I was only a kid, but my mom and aunt, who were only in their 20s, were giggling and showing the picture to me, my younger sister and younger cousin.

My grandfather got pissed at them for showing us such “filth.”

I was intrigued.

From that day on, every month when my mother’s Cosmopolitan issue came I had to look at it. I was too young to even know how to pronounce “Cosmopolitan” and as a little girl, referred to the magazine as “Cosmo-Politician.”

I guess in some ways beauty could be politics. But even in my young age, I figured out how to work it.

I asked my mother what she learned from the magazine.

“How ugly I am,” she said.

But on the contrary …

Each month they had a feature where they did make-overs for women. Cosmopolitan made plain Janes (“mouse burgers” as Gurley Brown would call them!) into goddesses via make-up and hairstyling.

So as the skinny kid with pimples and glasses — before glasses were fashionable — Cosmopolitan was my ray of hope. And once I got my hands into make-up, I transformed myself into a beautiful 15-year-old who looked 18 (the thing all 15-year-olds wanted to hear!)

Throughout the 1980s I tried to emulate the looks of the models on the cover — big hair and a ton of make-up! Fuschia on the cheeks and eyes was a key element to “the look.” And don’t forget, Aqua Net Extra Super Hold — otherwise known as “glue in a can.” Every photo I posed for, I pouted — whether it was at a nightclub, for work or for family. I wanted to be Cosmo 24/7.

And if anyone doubted my look (because growing up in suburbia meant being surrounded by a lot of conservatives) I’d tell them they don’t know what they are talking about because they obviously don’t read Cosmopolitan!

I was never jealous of Cosmopolitan models. My attitude was was more of a “Yay, I can do this too!” kinda thing. Because all it took back then was the art of make-up and a good tease with a comb. Unlike today where women are brainwashed into thinking they need Botox, veneers, Japanese straight perms and plastic surgery to be acceptable. And then they still don’t think they look good enough.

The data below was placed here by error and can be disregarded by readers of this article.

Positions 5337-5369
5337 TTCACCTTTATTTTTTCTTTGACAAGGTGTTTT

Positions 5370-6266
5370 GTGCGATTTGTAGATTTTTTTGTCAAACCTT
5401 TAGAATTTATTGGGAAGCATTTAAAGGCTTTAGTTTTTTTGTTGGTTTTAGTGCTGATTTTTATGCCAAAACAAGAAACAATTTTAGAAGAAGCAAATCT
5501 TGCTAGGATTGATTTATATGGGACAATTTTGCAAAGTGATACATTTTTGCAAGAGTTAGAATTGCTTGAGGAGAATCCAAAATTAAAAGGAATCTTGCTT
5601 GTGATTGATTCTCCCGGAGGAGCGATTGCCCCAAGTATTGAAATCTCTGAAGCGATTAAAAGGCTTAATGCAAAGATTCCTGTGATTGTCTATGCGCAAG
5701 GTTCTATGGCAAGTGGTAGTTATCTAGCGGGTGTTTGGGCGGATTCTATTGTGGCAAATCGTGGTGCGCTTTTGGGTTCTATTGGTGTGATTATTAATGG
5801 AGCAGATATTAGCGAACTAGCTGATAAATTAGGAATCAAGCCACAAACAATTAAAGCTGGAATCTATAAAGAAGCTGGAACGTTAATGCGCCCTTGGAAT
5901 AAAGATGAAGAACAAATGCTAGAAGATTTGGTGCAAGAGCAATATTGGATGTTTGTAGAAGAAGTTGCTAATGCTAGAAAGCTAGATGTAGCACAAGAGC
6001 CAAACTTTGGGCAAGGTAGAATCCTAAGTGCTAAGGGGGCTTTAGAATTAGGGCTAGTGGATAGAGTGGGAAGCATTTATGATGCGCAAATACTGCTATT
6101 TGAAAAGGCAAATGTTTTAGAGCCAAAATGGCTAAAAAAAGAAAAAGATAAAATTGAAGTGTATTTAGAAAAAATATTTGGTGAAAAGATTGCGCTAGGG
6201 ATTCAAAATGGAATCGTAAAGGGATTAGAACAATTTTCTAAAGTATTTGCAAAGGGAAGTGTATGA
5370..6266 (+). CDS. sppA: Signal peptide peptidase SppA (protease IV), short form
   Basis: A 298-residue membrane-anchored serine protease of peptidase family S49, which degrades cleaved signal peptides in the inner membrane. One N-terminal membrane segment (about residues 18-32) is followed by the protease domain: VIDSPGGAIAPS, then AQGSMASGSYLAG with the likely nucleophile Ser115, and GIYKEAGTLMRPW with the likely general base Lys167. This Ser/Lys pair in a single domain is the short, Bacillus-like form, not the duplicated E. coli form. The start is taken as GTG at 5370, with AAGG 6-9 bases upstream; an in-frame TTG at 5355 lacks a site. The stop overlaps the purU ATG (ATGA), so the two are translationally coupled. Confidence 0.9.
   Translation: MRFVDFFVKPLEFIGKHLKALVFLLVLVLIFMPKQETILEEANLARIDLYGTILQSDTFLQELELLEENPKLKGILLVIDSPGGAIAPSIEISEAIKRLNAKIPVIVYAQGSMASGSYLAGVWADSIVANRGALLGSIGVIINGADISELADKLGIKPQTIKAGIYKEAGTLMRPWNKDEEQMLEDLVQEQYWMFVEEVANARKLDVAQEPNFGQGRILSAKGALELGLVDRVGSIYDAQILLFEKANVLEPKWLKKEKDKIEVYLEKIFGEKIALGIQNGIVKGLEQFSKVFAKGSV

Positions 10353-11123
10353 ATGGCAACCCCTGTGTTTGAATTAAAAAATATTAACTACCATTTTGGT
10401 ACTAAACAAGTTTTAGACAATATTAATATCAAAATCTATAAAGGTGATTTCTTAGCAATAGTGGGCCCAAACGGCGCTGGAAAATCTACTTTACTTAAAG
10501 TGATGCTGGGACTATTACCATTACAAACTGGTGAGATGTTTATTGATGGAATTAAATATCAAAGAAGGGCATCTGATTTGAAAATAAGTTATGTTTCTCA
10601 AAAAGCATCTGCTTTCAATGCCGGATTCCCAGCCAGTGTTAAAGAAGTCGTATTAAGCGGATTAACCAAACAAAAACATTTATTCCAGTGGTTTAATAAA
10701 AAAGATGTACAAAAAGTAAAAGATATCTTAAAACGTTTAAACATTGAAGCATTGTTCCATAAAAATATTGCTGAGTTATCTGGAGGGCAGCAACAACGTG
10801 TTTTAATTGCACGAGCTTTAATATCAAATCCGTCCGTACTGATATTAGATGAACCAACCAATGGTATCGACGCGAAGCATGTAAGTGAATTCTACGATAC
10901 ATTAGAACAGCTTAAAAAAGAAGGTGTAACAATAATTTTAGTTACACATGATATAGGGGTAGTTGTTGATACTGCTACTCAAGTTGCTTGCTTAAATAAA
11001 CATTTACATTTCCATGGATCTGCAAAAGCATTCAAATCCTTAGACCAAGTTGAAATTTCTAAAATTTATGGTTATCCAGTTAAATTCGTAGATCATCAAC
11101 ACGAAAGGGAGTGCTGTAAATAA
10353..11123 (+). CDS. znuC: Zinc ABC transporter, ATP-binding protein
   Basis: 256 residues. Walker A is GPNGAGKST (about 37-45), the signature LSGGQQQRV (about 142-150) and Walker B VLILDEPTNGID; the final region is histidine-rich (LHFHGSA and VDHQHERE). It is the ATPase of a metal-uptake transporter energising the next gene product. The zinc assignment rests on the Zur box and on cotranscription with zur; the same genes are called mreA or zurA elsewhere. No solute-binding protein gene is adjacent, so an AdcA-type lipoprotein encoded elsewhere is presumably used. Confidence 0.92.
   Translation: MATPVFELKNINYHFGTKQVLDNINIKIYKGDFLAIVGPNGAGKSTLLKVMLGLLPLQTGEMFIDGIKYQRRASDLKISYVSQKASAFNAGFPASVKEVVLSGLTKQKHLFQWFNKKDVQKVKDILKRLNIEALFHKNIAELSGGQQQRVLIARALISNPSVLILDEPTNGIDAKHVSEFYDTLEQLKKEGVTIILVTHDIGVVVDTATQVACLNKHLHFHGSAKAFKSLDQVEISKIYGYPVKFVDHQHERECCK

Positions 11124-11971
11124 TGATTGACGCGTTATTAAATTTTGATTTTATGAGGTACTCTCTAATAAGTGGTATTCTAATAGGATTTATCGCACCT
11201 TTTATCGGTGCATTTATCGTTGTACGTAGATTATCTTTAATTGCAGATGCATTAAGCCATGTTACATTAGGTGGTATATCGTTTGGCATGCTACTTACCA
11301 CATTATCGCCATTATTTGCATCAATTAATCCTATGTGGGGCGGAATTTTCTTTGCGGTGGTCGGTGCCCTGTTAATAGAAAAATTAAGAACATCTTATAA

Looking back, my favorite Helen Gurley Brown quotes include:

“Good girls go to heaven, bad girls go everywhere.”

“Never fail to know that if you are doing all the talking, you are boring somebody.”

“What you have to do is work with the raw material you have, namely you, and never let up.”

After Helen Gurley Brown’s book, “Sex and the Single Girl” was published in the 1960s, she was the editor-in-chief Cosmopolitan and stayed with the magazine until 1997, when she was replaced by Bonnie Fuller.

And it was during that time that I lost interest in the magazine. I was now in my 30s and living a very cool, edgy life, writing for a NYC newspaper, making my own social circles. I was no longer intrigued with the styles of models because I started creating my own.

Plus, when you read a magazine for over a decade, articles start to recycle. How many times can you read about how to please a man in bed? By the time you’re in your 30s, you should know.

With the dismiss of Brown’s reign, I turned to women’s magazines more suited to me, personally, like “Sassy” (later “Jane”), “Bust” and “Bitch.” These magazines were better for me because they embraced the rock ‘n’ roll lifestyle and were more anti-fashion than fashion. Since the young audience of these magazines were free-spirits they made their own art, not necessarily emulating models. Bad asses like Courtney Love and Drew Barrymore were on the covers. Models had braces and pink hair. And you could read articles about the Prozac Nation and young rockers you’d like to date.

While Gurley Brown was famous for being feminist, “Jane” “Bust” and “Bitch” were feminist-supreme. Helen Gurley Brown’s Cosmopolitan paved the way to magazine greatness for the next generation!

And let’s not forget all the television shows she inspired! Shows about the modern, independent woman: “Sex in the City.” “Mary Tyler Moore”; and “That Girl” to name a few!

Mind you, I don’t agree with all of Gurley Brown’s philosophies, some of them being very depressing (like being as thin as possible without getting sick or getting breast implants at age 73 or her views on money). But I do think she contributed more than her share to society for being a cutting edge trend-setter and a person who stood up for what she believed in.

RIP Helen Gurley Brown –yet  another original bites the dust.